One of my favorite parts of this time of year are the year end booklists that various sources, such as the New York Times, publish. I scour these to create my own list of books to read over break. Of course, I always end up with far more books than I can actually read, but I find some excellent books that I would not have read otherwise. I thoroughly enjoy having access to both the Norman Public library and the OU library, not to mention Interlibrary Loan. Here are some of my favorites from this past year, not ordered by preference:
Alif the Unseen: An absolutely amazing book set in a fantasy world inspired by the Middle East that involves technology, ancient books, political upheaval, and the world of the jinn.
Mr. Penumbra’s 24 Hour Bookstore: A wonderful tale of books, technology, and quirky characters that several people recommended to me and that fully lived up to expectations
Miss Burma: Historical fiction set in Burma/Myanmar during the struggle for independence. I learned a lot about the history of Burma and the ethnic conflict that has erupted recently in the violence against the Rohingyas.
Death Comes for the Archbishop: Historical fiction about the opening of a Catholic diocese in the American Southwest after it was taken over from Mexico with a focus on character.
A Tale for the Time Being: You might not realize its science fiction until the end, but the interlocking characters’ stories are delightful.
American Gods: I enjoyed the weaving together of story and place, as well as the general creativity.
Three Day Road: Historical fiction about two Canadian Cree men who fought in World War I.
Vincent and Theo: After visiting the Van Gogh museum in Amsterdam a couple of summers ago, I wanted to learn more about his life. This book takes a very personal approach, emphasizing the relation between Vincent Van Gogh and his brother Theo, based on the letters they wrote throughout their lives.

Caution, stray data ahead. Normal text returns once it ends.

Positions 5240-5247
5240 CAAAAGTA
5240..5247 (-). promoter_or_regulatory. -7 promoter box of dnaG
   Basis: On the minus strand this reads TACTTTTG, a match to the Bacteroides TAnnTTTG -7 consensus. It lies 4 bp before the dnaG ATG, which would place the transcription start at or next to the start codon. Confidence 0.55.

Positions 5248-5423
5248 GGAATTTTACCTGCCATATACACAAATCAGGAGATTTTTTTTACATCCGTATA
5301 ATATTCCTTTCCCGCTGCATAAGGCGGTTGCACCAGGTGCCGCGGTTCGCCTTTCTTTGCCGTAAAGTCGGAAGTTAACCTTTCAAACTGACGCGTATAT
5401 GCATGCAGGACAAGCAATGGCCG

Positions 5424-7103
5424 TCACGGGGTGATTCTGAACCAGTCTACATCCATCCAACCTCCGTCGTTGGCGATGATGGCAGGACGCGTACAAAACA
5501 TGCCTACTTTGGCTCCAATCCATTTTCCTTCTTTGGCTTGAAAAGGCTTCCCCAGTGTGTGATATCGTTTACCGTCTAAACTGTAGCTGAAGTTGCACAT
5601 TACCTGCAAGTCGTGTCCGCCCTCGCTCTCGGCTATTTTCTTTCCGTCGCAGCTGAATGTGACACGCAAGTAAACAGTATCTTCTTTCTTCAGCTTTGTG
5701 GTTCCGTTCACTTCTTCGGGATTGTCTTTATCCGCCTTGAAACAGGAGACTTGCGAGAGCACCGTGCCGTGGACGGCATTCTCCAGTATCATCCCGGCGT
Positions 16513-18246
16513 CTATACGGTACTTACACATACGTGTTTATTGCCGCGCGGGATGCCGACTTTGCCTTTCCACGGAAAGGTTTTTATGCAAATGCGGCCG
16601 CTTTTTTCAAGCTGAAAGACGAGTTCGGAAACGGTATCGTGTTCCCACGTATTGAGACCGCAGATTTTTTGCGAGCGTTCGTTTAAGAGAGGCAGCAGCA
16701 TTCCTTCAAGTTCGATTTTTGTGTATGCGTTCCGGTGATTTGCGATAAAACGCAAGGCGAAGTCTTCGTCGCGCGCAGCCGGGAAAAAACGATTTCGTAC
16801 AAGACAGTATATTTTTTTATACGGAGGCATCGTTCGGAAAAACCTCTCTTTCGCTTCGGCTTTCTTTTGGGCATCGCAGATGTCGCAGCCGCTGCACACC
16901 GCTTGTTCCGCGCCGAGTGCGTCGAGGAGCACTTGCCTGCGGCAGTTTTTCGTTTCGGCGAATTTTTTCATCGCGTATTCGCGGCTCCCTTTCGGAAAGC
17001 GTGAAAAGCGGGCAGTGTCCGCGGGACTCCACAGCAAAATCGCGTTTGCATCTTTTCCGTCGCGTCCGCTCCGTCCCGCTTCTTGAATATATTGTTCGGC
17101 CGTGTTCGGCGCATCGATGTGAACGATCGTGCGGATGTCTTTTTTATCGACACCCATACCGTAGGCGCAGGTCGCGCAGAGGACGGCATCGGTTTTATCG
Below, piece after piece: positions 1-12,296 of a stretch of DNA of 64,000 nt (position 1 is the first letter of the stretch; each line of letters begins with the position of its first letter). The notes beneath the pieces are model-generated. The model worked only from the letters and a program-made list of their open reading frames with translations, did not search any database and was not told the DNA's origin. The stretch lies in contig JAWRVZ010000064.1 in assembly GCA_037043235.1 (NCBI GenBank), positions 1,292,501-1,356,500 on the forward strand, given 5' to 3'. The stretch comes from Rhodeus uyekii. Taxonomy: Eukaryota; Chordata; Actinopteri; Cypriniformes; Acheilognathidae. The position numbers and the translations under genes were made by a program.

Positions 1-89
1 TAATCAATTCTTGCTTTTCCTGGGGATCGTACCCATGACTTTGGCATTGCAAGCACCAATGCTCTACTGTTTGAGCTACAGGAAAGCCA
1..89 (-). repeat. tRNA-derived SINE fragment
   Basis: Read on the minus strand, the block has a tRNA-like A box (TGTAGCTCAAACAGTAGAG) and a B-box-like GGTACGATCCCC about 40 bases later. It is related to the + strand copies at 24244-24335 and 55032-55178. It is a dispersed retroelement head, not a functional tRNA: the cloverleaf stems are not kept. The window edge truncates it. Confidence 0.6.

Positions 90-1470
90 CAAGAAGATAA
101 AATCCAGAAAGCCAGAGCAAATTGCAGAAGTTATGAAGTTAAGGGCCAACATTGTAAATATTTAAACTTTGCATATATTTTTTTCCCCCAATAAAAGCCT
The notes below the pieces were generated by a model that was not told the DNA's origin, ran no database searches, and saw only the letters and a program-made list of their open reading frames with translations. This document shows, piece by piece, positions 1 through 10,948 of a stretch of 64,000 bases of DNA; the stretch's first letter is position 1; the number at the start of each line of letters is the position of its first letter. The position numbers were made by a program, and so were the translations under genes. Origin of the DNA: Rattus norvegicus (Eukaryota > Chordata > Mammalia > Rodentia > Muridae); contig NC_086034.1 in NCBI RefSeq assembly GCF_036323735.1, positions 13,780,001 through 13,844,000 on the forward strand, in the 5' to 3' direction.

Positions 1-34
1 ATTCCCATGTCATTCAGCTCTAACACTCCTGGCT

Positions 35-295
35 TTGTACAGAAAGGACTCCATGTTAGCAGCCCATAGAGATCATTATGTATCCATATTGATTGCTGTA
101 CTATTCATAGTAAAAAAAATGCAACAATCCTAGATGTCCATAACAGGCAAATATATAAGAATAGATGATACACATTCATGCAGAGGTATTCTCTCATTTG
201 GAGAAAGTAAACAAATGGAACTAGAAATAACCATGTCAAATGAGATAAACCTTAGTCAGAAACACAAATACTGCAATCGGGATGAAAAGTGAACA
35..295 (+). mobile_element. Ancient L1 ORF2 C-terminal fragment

You Don’t Have to Say You Love Me: An extremely moving story of Sherman Alexie’s life growing up on the Spokane Indian reservation and of his complicated relationship with his mother
Daring to Drive: The story of Manal al-Sharif, a Saudi activist who became a face of the women’s driving movement in Saudi Arabia.
Bruchko: The story of a missionary in Colombia and Venezuela who emphasized that conversion to Christianity should not require Americanization or Westernization
Butterfly Mosque: The story of an American woman (the author of Alif Unseen) who converted to Islam and moved to Egypt
Seeking Allah Finding Jesus: Nabeel Qureshi’s story of conversion, including his beliefs about Christianity when Muslim
Dreams of Trespass: Tales of a Harem Girlhood: I enjoyed reading this autobiography of Moroccan author before traveling their this summer.
Languages, Linguistics and Other Non-Fiction:
Diglossia and Language Contact: Language Variation and Change in North Africa: An indepth look at the languages spoken in North Africa and their influence on each other. I learned so much about the particular situations described and about language contact and diglossia in general.
Vanishing Voices: A saddening and inspiring discussion of endangered language in a historical and environmental context.
Jesus Through Middle Eastern Eyes: A well-researched analysis of the gospels in their historical and cultural context. I particularly enjoyed the section on Jesus and women.
The Secret Life of Pronouns: A description of a psycholinguist’s research into what people’s use of language tells about them. I was initially skeptical but his experiments were quite convincing.